Charles Durning, an iconic character actor and war hero, died on Christmas Eve in New York of natural causes. He was 89.
Durning's longtime agent Judith Moss confirmed her client and friend’s death to the Associated Press, saying he died in his Manhattan home on Monday evening.
Durning typified the actor known more by face than by name, appearing in movies as diverse as cross-dressing comedy “Tootsie,” crime drama “Dog Day Afternoon” and musical comedy “The Best Little Whorehouse in Texas.”
The latter earned him an Academy Award nomination for Best Supporting Actor, a feat he duplicated a year later for his performance in Mel Brooks’ “To Be or Not to Be.” Durning never won an Oscar or Emmy despite repeat nominations, but did win a Golden Globe and a Tony.
A successful actor for close to five decades, Durning's early life was marked by tragedy.
He was born in Highland Falls, N.Y., and grew up one of 10 children. Though all four of his brothers matured to adulthood, all five of his sisters died as children to disease. His father died when Durning was 12.
Durning's father was a World War I veteran and his mother was a laundress at West Point. The younger Durning served in World War II, earning a Silver Star, Bronze Star and three Purple Hearts. A war hero and decorated serviceman, he fought in the Normandy invasion on D-Day and at the Battle of the Bulge.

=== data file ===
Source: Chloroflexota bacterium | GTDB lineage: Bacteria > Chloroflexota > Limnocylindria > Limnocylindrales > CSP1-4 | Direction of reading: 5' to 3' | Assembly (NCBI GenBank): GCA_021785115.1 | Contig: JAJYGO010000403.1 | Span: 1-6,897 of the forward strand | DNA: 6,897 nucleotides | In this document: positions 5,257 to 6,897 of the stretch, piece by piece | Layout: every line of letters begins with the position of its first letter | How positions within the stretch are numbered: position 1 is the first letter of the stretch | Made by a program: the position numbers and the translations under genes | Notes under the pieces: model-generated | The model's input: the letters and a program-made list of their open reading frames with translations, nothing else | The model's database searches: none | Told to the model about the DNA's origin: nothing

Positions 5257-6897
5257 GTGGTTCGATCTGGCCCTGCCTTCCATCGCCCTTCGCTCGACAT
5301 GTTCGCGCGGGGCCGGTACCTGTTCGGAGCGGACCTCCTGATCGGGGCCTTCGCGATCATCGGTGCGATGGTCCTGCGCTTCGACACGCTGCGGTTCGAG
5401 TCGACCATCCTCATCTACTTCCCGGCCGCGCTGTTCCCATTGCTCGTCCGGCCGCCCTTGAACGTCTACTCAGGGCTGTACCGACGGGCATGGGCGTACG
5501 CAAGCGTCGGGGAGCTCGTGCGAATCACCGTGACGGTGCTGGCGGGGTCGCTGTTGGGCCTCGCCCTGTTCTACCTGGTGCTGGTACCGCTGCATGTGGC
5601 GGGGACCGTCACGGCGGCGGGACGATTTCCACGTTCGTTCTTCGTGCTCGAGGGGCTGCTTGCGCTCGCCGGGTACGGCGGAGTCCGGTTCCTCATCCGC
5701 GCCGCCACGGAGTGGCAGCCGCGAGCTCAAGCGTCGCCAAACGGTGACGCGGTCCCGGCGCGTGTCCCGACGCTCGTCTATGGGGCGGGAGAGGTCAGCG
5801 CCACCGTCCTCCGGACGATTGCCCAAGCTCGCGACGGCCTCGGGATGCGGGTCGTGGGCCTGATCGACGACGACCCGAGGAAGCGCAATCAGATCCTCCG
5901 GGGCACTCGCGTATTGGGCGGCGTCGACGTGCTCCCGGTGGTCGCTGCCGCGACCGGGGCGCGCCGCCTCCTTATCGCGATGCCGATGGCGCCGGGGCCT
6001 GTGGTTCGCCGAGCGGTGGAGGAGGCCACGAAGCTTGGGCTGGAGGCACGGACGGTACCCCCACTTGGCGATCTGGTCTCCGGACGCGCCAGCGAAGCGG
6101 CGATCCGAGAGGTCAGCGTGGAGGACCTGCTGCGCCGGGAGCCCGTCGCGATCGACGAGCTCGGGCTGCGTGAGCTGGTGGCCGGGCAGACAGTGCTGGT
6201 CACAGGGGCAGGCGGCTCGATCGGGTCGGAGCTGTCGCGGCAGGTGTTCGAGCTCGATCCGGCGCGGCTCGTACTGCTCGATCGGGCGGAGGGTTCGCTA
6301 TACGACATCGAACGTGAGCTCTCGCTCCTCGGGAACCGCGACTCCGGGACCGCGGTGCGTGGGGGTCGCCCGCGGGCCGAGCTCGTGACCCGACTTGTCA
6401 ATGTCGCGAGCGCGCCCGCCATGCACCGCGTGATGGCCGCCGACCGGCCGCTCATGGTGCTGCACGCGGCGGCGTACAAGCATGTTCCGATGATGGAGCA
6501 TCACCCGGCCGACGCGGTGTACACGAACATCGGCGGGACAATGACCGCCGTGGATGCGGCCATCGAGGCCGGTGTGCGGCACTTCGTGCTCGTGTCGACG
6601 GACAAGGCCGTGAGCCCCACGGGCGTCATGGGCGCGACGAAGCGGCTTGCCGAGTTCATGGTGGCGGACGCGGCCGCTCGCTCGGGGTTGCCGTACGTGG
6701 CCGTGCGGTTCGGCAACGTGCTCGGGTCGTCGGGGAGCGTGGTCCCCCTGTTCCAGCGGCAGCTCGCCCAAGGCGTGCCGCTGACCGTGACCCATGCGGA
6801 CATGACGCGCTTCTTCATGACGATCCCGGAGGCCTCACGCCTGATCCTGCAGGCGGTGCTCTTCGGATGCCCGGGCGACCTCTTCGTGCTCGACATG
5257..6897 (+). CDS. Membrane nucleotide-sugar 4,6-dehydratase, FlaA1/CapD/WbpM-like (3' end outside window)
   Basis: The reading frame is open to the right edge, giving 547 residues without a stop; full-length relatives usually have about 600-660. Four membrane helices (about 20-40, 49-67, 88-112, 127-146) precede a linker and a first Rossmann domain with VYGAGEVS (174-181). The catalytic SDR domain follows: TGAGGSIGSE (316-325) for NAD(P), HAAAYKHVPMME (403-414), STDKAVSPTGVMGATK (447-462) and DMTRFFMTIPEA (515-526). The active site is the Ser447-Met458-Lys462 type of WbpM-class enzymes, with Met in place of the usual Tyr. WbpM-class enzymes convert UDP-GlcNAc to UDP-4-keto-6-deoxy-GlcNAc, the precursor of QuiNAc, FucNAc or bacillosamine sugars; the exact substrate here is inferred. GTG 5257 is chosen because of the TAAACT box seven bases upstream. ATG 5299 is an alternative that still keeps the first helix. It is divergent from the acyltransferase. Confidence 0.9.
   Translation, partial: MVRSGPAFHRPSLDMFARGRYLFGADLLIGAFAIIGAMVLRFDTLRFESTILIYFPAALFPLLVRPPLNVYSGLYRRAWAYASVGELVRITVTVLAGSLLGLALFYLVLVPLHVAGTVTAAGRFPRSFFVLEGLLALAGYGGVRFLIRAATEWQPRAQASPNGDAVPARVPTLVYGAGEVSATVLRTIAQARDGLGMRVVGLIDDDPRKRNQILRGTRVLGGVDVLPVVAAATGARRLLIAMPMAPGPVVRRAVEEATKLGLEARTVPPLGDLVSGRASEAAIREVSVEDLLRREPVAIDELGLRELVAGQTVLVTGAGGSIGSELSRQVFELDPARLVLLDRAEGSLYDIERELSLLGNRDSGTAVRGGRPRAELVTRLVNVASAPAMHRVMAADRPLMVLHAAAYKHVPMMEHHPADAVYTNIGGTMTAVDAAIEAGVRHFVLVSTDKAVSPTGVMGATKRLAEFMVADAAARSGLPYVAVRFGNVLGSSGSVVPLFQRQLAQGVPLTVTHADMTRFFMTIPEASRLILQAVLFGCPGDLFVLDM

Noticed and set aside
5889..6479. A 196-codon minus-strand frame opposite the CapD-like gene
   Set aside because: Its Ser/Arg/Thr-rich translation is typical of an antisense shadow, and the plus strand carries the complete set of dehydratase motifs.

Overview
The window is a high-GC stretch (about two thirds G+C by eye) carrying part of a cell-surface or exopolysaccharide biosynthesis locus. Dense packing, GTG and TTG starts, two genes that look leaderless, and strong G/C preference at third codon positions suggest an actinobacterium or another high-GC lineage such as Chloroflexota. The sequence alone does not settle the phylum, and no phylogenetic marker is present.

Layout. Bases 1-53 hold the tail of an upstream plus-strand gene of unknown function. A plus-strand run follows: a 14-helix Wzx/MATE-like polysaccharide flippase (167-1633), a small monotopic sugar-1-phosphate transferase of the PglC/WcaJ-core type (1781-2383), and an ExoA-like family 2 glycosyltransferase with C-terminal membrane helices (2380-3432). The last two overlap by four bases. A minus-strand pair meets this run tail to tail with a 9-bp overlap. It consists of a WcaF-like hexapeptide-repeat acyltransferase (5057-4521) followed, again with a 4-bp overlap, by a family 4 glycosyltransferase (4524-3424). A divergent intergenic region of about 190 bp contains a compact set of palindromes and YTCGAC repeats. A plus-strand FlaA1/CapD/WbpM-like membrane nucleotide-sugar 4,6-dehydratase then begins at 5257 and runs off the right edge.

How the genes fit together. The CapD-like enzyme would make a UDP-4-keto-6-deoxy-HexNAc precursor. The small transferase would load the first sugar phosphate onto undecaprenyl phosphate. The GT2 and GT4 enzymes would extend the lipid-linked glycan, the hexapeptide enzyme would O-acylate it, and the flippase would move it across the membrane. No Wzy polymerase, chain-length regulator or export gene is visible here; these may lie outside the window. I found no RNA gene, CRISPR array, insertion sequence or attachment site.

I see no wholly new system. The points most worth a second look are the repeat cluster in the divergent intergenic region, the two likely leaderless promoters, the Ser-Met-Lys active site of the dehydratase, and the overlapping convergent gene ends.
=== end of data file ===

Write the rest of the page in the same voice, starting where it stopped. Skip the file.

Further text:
He fell in love with acting at a burlesque theater in Buffalo, N.Y., and went on to act on stage, in films and for television shows as well.
First discovered by theater impresario Joseph Papp in the early 1960s, Durning got his break in 1972 playing a small-town mayor in “That Championship Season,” and a year later appeared in “The Sting,” a caper film starring Paul Newman and Robert Redford that won seven Oscars, including Best Picture.
Durning played supporting but significant roles in some of the most memorable films of the 1970s and '80s, including “Dog Day Afternoon,” “North Dallas Forty” and “Tootsie.” In addition to his regular roles in films, he worked both on stage and in television.
He won a Tony Award for playing Big Daddy in a 1989 revival of “Cat on a Hot Tin Roof" and earned nine Emmy nominations across his career.
He notched two straight in 1975 and 1976 for TV movie “Queen of the Stardust Ballroom” and miniseries “Captains and the Kings,” an adaptation of Taylor Caldwell’s bestselling novel. The latter also earned him a Golden Globe nomination for supporting actor, a trophy he took home in 1990 for his portrayal of John F. Fitzgerald in "The Kennedys of Massachusetts." Fitzgerald was grandfather to both President John F. Kennedy and Bobby Kennedy.
He was awarded the Screen Actors Guild's Lifetime Achievement Award in 2008.
Durning continued to act throughout his later years, recurring on FX’s “Rescue Me” as Michael Gavin, father to Denis Leary’s Tommy Gavin.
He is survived by children Michele, Douglas and Jeannine.